Promoting mental health, demystifying mental illness, countering stigma and discrimination


Eating Disorders


What are eating disorders?


Eating disorders most commonly affect young women who deliberately, and often obsessively, lose weight.

There are three major forms of eating disorder.
(Please click for specific information on each)

Anorexia Disorder:

This disorder mainly affects young people around the time of puberty and involves extreme weight loss. People with Anorexia Nervosa intentionally starve themselves.
Although they look emaciated, they are convinced they are overweight and are not prone to seeking treatment. Sometimes they must be hospitalised to prevent starvation.

Binge Eating Disorder:

This is an illness that resembles Bulimia Nervosa. It is characterised by episodes of uncontrollable eating or binging. However, Binge Eating Disorder differs from Bulimia Nervosa in that sufferers do not purge their bodies of excess food.

Bulimia Nervosa:

People with Bulimia Nervosa consume large quantities of food and then rid their bodies of the excess calories by vomiting, use of laxatives or diuretics, taking enemas or exercising excessively.
Some use a combination of these forms of purging.

What are signs of Eating Disorders?

Some early signs include:

  • Increased concern about weight.
  • Disgust with body shape.
  • Wearing only baggy clothes or concealing clothing.
  • Exercising excessively.
  • Refusing to eat with others.
  • Having rituals around eating eg counting mouthfuls etc.
  • Vomiting after meals.
  • Use of laxatives, diuretics, enemas.
  • Lying about eating ("I've already eaten").
  • Secrecy about eating.
  • Being moody or angry when asked about dieting.

What causes an Eating Disorder?

There is no known cause of Anorexia. What is known is that it develops in certain stages.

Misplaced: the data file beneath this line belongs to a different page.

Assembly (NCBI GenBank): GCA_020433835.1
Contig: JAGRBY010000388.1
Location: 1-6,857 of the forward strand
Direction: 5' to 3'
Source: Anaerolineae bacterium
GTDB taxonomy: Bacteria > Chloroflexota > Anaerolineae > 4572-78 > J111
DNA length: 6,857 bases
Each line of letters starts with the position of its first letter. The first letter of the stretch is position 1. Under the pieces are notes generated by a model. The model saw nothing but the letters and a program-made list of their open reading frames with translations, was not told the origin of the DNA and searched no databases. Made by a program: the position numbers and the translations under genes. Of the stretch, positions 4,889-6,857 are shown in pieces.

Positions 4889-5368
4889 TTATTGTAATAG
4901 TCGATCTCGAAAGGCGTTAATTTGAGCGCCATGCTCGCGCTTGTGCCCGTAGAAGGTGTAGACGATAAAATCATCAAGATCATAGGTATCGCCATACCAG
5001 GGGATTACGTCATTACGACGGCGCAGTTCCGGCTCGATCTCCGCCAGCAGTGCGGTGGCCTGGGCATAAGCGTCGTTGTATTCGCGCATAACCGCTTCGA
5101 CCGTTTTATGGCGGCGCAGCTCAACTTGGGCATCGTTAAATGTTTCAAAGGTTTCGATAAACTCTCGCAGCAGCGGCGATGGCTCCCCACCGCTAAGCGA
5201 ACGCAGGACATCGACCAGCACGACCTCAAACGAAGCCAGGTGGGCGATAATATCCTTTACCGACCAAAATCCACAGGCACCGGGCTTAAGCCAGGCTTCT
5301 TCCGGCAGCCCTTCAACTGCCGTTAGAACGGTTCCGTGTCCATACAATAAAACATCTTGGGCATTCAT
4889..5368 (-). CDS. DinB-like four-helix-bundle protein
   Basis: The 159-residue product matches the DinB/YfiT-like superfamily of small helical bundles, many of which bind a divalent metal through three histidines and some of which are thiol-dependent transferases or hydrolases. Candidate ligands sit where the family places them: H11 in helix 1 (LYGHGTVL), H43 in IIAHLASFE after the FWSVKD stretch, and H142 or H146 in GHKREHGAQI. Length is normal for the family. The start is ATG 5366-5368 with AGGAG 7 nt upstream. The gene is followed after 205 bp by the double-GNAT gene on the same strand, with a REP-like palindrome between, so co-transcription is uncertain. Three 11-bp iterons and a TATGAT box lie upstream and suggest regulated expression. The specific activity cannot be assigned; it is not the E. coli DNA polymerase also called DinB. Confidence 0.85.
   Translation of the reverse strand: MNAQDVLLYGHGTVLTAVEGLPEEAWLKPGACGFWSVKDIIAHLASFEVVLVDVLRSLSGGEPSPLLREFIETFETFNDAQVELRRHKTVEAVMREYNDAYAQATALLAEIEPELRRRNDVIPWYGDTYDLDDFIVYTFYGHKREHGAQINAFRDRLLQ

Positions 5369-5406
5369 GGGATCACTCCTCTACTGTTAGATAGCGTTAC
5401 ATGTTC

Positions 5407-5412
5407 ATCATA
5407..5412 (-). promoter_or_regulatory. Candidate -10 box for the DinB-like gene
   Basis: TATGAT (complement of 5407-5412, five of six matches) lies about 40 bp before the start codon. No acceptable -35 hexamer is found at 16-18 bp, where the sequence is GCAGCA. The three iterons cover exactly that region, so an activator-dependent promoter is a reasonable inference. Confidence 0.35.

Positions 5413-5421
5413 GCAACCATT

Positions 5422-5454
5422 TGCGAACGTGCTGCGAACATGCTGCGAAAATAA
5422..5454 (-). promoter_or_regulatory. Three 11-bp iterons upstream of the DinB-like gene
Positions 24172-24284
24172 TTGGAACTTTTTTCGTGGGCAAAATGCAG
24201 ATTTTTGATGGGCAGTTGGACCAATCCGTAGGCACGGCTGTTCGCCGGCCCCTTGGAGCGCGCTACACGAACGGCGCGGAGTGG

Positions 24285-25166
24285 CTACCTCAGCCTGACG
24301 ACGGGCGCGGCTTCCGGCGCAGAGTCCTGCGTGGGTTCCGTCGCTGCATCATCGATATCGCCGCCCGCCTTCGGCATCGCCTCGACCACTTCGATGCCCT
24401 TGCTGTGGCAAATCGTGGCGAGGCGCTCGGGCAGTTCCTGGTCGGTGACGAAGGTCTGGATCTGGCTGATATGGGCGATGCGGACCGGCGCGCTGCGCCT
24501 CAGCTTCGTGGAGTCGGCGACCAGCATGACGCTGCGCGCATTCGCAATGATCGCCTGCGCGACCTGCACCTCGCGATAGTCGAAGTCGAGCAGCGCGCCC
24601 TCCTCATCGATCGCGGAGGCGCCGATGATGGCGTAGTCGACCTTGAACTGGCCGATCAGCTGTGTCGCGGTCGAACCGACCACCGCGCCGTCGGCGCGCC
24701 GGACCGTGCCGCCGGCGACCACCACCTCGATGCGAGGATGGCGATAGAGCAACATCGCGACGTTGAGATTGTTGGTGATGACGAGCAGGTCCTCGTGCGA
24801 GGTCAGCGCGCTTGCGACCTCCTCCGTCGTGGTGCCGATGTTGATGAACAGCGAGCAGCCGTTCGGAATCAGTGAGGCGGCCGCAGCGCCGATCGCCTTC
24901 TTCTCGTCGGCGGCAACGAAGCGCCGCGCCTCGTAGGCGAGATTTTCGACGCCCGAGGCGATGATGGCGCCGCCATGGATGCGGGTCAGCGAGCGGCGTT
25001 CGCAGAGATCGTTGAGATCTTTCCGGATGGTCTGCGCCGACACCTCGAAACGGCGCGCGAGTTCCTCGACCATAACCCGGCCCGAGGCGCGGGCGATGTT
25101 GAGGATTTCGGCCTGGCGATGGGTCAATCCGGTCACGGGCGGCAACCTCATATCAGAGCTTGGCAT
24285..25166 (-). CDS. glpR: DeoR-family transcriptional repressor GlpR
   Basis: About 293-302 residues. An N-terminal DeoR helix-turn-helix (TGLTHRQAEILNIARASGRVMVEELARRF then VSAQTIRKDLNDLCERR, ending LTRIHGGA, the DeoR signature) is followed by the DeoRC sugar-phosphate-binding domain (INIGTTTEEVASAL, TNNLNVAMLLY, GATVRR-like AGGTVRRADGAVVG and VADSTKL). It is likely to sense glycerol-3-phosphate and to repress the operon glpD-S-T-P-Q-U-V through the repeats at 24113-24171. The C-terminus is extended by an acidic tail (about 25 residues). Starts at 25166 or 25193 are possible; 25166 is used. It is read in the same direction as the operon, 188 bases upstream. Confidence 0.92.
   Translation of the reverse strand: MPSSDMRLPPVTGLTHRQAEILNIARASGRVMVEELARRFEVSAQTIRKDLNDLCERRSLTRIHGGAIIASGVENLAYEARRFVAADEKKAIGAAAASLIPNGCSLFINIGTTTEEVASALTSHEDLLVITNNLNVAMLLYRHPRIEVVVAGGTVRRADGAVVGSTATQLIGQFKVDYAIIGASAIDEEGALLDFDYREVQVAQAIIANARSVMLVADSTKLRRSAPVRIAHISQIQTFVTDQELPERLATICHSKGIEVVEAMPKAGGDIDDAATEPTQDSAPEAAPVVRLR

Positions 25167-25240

• It is often from media pressure and the idea of needing to be thin to be beautiful.
  • There may be genetic influences leading to a stronger likelihood to develop anorexia.
  • The sufferer's specific situation may lead to anorexia.

An anorexia sufferer may not feel unwell, despite the weight loss. They may in fact feel extremely energetic and exercise to excess. They continue to diet because they do not think that they are as thin as they desire.

Family and whanau and friends may tell them that they have become too thin, however, they are not easily convinced that they are not overweight.

How is Anorexia diagnosed?

The diagnosis of anorexia is made when the loss of 15% of body weight or the growing child fails to acquire 85% of the minimal weight for their particular age and height. A history of excessive exercise, self-induced vomiting and the overuse of laxatives and diuretics help the mental health professional make a diagnosis of anorexia.

How is Anorexia treated?

Individual and/or family and group therapy are important for those with anorexia.
Group members can offer each other valuable support in monitoring eating and weight gain and in improving self-esteem.
Most people with anorexia can be treated as outpatients, however, when weight loss is severe, hospitalisation may be necessary.
Medications can be effective for the treatment of anxiety and/or depression associated with anorexia.
The major breakthrough to treatment comes with education, when the detrimental effects anorexia has on the body and mind are realised

What happens to someone with Anorexia?

For some people, anorexia is a one off adverse experience lasting a few weeks or months. For a few, it can be prolonged through adolescence and into early adulthood. Sadly, for about 5% of people it can lead to death.

Resources in Taranaki:

Mahia Mai A Whai Tara: (Kaupapa Maori Service)
8 Warre Street, Waitara.
Tel (06) 754 4669

Email: reception@mahiamai.co.nz

Health Child and Adolescent Service: (Mainstream)
Taranaki Base Hospital,
New Plymouth
Tel: 06 753 7790

Fax: 06 753 7791

Taranaki Health Adult Mental Health Services: (Mainstream)
Taranaki Base Hospital, New Plymouth
Tel: 06 753 6139

Fax: 06 753 7715

The following organisations may provide assistance and support:
Eating Disorders Association,
Auckland.

Tel: 09 818 9561 or 09 627 8493

Eating Disorders Collective,
Wellington.

Tel: 04 473 5900

WEDRC (Women with Eating Disorders Resource Centre,
Christchurch.
Tel: 03 366 7725

The following websites provide information on eating disorders:

An international website with information on many illnesses.

NZ website with resource data on most illnesses.

A site developed by Child & Adolescent Services, Taranaki Health, working with youth, covering many health issues.

An International website with an informative section on eating disorders/support & treatment.

 

Like Minds Taranaki gratefully acknowledges the financial support of this website by the Ministry of Health

Feedback is always welcome
Like Minds Taranaki, 06-759-0966, email: mental.health@xtra.co.nz

or on our Facebook page at:

http://www.facebook.com/pages/Like-Minds-Taranaki/129833373781933


Previous page: Disordered Eating
Next page: Anorexia Nervosa


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